Researching Your Audience in Google Analytics – a Step By Step Guide.
From time to time, you need to update your audience persona with data backed research. Your products and services will change. Trends and fashions come and go. Your audience gets older, and their influences change. One way to research who is visiting your website is to look at your audience in Google Analytics.
As we go through each section, make a note of your highest converting demographics. You may need to set up Conversion Goals to do this.
Remember, your target audience is the demographic that spends the most money. If you find your traffic is out proportion to the conversions or the audience you want, you’ll need to niche down. Target your advertising and website to the audience who spends the most money.
Navigating to the Audience Section in Google Analytics.
1. Open Google Analytics. You’ll need to log in with the Google Account associated with your business/website.
2. On the left-hand side of the screen, click on Audience. This will open a drop down of different options.
3. To research your audience persona, you’ll need the Demographics, Interests, Geo, and Technology tabs.
Grab a pen and paper, and get ready to make notes on your audience!
The first tab we will start on is Demographics.
Age and Gender give an excellent overview to whom you need to marketing to. Your copy, photos, products and models should reflect the target audience.
You can segment these audiences by different metrics. For example, if you segment by bounce rate, you can see which genders and ages are leaving your page. This is particularly useful if you are currently trying to target a broad audience.
Age and Gender Tabs.
Clicking into Age or Gender will give you a traffic breakdown for each demographic. If you have Conversion Goals set up, you will be able to see how each demographic breaks down.
The tab marked Interests shows insights into the types of people who land on your site. Google stores this data as users browse the internet.
Google Analytics splits interests into two groups: Affinity and In-Market
In-Market Segments shows the interests of users who are actively searching for your product or service. It attempts to give context to their reasons for browsing.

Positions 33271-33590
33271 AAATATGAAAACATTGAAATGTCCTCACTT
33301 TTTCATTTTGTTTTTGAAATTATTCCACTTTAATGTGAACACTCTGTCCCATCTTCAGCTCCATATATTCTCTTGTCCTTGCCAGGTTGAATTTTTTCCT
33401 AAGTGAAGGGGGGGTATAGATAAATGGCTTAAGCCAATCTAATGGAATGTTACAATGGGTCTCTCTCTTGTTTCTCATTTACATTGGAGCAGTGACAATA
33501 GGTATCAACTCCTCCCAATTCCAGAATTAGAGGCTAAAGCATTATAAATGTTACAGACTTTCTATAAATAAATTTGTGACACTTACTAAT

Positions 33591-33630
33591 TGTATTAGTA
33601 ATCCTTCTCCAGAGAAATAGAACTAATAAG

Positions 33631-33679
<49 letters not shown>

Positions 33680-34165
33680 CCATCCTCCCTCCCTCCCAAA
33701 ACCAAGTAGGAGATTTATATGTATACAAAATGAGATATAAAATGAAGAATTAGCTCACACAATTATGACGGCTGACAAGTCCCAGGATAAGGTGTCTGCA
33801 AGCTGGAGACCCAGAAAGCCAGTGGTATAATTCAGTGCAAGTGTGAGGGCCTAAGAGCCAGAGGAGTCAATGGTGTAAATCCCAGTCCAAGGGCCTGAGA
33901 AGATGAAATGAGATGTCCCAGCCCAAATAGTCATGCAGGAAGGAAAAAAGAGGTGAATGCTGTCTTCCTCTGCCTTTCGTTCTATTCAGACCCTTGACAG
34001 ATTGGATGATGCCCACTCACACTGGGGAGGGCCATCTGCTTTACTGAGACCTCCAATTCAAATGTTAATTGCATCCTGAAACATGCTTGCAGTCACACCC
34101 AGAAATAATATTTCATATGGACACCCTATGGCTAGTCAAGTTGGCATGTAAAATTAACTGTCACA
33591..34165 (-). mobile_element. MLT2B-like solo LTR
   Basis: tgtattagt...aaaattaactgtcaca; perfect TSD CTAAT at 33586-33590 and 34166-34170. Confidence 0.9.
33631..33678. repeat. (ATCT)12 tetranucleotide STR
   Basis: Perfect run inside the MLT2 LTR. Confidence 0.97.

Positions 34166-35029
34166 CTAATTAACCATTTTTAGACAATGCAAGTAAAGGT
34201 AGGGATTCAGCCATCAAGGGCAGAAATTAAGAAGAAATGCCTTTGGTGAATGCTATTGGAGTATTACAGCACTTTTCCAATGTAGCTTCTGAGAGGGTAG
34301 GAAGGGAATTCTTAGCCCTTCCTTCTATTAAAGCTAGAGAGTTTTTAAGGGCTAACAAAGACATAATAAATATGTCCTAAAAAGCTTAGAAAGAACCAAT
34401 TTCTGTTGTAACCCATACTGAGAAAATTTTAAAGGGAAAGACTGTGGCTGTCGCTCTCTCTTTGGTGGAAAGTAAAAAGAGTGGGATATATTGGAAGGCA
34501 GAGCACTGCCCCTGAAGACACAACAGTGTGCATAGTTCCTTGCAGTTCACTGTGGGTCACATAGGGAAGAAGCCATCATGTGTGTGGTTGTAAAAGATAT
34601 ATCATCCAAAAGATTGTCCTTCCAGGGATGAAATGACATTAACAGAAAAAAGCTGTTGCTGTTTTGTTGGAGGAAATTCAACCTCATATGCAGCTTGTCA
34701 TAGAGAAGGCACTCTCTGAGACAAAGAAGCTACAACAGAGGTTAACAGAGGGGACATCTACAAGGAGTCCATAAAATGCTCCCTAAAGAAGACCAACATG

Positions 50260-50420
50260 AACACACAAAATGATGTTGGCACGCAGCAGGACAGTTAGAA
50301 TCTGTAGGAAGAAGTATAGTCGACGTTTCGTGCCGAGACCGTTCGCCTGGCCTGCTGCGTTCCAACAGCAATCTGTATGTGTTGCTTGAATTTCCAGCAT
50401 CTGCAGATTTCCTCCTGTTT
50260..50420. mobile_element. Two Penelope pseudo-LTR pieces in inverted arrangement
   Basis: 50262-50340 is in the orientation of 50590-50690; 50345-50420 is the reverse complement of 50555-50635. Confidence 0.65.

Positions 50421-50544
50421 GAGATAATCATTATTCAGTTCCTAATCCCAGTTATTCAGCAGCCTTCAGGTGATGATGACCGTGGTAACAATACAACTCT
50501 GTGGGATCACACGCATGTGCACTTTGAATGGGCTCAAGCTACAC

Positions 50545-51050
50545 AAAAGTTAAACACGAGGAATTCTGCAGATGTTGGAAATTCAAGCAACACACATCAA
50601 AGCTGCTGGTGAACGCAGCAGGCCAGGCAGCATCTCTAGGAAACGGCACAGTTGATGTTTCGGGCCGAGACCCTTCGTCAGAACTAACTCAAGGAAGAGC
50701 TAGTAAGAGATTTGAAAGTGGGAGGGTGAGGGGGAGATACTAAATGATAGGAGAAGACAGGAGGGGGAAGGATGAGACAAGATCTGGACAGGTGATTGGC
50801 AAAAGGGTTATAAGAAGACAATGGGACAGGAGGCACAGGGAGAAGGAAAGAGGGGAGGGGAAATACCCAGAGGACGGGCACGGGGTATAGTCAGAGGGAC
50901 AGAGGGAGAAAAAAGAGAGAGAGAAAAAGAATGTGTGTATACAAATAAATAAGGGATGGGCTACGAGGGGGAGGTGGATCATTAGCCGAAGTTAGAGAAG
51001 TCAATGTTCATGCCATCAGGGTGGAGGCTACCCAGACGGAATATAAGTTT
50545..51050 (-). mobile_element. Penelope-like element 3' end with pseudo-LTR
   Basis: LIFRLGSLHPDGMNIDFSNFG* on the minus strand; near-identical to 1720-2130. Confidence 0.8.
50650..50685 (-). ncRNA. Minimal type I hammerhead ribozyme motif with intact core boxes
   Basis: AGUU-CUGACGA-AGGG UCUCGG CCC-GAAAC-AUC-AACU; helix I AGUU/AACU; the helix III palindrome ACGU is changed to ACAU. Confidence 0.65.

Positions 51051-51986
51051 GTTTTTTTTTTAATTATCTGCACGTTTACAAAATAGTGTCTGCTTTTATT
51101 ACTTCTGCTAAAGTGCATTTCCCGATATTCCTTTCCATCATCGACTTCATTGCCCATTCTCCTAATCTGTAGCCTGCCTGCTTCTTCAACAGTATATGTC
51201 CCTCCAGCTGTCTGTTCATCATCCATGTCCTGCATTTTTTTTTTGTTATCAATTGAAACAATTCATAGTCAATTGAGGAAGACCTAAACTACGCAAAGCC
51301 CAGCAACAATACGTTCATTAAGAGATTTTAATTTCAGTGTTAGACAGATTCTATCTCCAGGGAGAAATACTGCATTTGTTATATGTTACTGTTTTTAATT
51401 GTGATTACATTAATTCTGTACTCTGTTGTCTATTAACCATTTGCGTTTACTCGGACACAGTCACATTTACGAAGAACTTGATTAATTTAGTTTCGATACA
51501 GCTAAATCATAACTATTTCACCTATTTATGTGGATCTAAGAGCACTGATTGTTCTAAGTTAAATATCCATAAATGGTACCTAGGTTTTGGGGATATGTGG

Affinity Categories shows the longer-term interests of the users. Google bases this on other browsing patterns, such as the blogs they read, videos they search for and products they buy.
Making notes on the interests of your audience is useful. Researching the most popular categories will help you add a twist to your content. If your audience is heavily into entertainment media, you could use those into your content. You could create blogs related to entertainment media, such as ‘9 things Game Of Thrones teaches us about marketing’ or ‘How watching the Simpsons can make you a better public speaker’.
Targeting the right audience by geography is essential. If you are a small shop in Essex, then having a massive amount of traffic from America might be worrying. However, if you are a global enterprise, keeping a track on the location of your audience could help improve your conversions.
The language tab shows the user’s default language on their computer. If you are getting a high amount of traffic from a different language, you may consider translating your website into that language.
The Location tab can show you where your users are globally, and where they are locally. Under the map is an option to change the segments.
Keeping an eye on countries might help dictate if you need a translated website, or pay closer attention to local culture. High traffic from a particular city might persuade you to do an event there for fans or open a shop in the area.
Knowing what devices your audience prefers can tell you a lot about the user. It also shows you which device you should be focusing on.
Word of warning here. Just because one device isn’t converting as well, doesn’t mean it’s not popular. Look at the traffic on this one. If there is a huge discrepancy, you may have an issue with that version of the website.
A client told us that they didn’t need to focus on mobile – it didn’t convert, despite high amounts of traffic. With a bit of digging, it turned out their mobile website was almost impossible to use. With a couple of quick fixes, conversions went up by over 100% overnight.
Using Google Analytic to understand your users is a great way to find gaps in your audience persona. In-depth knowledge of your audience helps conversions and customer loyalty. Remember – market to everyone and you market to no one.
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